The World Cup Saw an Increase in Facial Reconstructive Surgeries
A Brazilian study, which was recently published in Plastic and Reconstructive Surgery – Global Open® (the official open-access medical journal of the American Society of Plastic Surgeons), has reported that fractures of the nose as well as other facial bones are quite a common occurrence among soccer players. In some cases, these injuries can be quite serious.
Invasive Surgical Procedures Sometimes Required
Just before the start of the 2014 Soccer World Cup, a group of plastic surgeons in Brazil discussed their experiences with regards to treating soccer-related facial injuries and fractures. Dr. Dov Charles Goldenberg, MD, PhD, from the University of Sao Paulo and his colleagues wrote, “Due to exposure and the lack of protection for the face, the occasional maxillofacial trauma sustained during soccer games often entails serious facial injuries requiring hospital admissions and invasive procedures.”
Increased Risk of Facial Fractures for Soccer Players
Data was gathered from 45 patients who underwent surgical treatment for various soccer-related facial injuries at two university hospital centers in Sao Paulo between 2000 and 2013. These injuries accounted for approximately 2% of all surgically treated facial injuries and fractures treated during that time. The average age of the players was 28 years and all of the treated players were amateurs. Cheekbone fractures accounted for 35% of the injuries, while the nose and upper jaw accounted for a further 35%. The remainder consisted of lower jaw and eye socket injuries. Over 80% of the injuries occurred due to collision with another player and the rest occurred due to being hit by the ball.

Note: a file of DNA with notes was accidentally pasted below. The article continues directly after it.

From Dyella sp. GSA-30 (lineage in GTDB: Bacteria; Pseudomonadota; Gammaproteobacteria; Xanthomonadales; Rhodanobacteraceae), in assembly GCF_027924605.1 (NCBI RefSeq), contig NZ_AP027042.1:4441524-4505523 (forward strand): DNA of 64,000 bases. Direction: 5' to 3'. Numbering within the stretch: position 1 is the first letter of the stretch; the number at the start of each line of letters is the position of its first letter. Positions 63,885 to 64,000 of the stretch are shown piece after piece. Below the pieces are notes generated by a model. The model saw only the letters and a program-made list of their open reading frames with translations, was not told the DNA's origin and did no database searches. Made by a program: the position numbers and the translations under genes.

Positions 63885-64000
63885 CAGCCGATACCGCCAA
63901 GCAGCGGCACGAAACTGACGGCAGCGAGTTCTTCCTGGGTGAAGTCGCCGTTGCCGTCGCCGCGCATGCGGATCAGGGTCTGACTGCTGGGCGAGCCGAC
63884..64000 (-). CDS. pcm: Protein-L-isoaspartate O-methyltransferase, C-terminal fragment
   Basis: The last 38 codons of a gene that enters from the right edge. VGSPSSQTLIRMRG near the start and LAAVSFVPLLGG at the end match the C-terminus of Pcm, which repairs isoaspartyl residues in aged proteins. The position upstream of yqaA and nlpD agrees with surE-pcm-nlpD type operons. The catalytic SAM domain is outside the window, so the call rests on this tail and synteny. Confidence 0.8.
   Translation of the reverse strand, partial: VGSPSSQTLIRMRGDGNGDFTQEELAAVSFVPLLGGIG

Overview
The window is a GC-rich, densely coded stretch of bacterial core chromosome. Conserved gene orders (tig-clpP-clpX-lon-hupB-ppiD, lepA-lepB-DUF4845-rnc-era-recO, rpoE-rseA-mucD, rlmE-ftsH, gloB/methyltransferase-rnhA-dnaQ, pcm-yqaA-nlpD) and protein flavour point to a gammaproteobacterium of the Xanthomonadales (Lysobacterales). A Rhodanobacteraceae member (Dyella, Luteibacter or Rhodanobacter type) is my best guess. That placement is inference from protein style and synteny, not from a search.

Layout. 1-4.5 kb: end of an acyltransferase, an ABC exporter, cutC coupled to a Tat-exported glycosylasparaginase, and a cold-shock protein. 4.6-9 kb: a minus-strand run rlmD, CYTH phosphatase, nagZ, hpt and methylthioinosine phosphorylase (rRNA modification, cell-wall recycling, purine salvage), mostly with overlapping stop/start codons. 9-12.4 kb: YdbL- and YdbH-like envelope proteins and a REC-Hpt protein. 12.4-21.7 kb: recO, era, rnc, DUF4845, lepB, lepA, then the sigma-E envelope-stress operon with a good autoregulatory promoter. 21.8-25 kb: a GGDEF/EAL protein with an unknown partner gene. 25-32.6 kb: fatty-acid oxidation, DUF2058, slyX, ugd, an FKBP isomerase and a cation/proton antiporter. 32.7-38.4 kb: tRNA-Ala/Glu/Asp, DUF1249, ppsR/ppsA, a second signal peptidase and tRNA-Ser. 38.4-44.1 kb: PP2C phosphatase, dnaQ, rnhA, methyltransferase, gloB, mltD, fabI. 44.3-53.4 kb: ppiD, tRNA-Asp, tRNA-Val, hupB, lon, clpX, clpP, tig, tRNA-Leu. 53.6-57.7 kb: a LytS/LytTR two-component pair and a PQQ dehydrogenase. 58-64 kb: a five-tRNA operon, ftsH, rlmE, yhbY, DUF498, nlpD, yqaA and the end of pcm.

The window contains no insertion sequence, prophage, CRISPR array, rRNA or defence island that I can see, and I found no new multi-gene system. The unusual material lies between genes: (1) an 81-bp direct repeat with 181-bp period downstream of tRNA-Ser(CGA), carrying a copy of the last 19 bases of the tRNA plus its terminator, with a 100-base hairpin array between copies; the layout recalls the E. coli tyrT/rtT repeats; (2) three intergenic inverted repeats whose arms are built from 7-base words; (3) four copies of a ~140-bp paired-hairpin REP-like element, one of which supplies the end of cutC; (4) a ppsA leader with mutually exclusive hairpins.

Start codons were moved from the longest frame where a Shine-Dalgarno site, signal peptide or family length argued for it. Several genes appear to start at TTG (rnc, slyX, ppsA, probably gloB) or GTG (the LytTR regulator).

Treating the Injuries
The nasal injuries and fractures were the easiest to treat, as they merely required repositioning the fractured bones to their correct positions and splinting them until healing occurred. However, other types of facial fractures and injuries required some form of open surgery as well as internal fixation by means of screws and plates. In most cases, the patients remained in hospital for a few days and were advised afterwards that they could return to playing soccer anywhere between six to eight weeks later.
Raise Awareness with Regards to these Injuries
Although leg and foot injuries are also common among soccer players, they usually pose no serious health risk. However, facial fractures and other head-related injuries can pose serious health risks, especially when they are misdiagnosed or, in some cases, not treated at all. Dr. Goldenberg went on to mention in his report, “Missed diagnosis or delayed treatment can lead to facial deformities and functional problems in the physiological actions of breathing, vision and chewing.” The report went on to state that on average, it took seven days for a patient to seek treatment after being injured. In some cases, the injuries were even overlooked by primary medical care providers.
These researchers have stressed the need for careful examination of patients who seek treatment after being injured while playing soccer. Failure to do so could result in the occurrence of septal hematomas (blood collections or clots), which could be fatal if left unattended.
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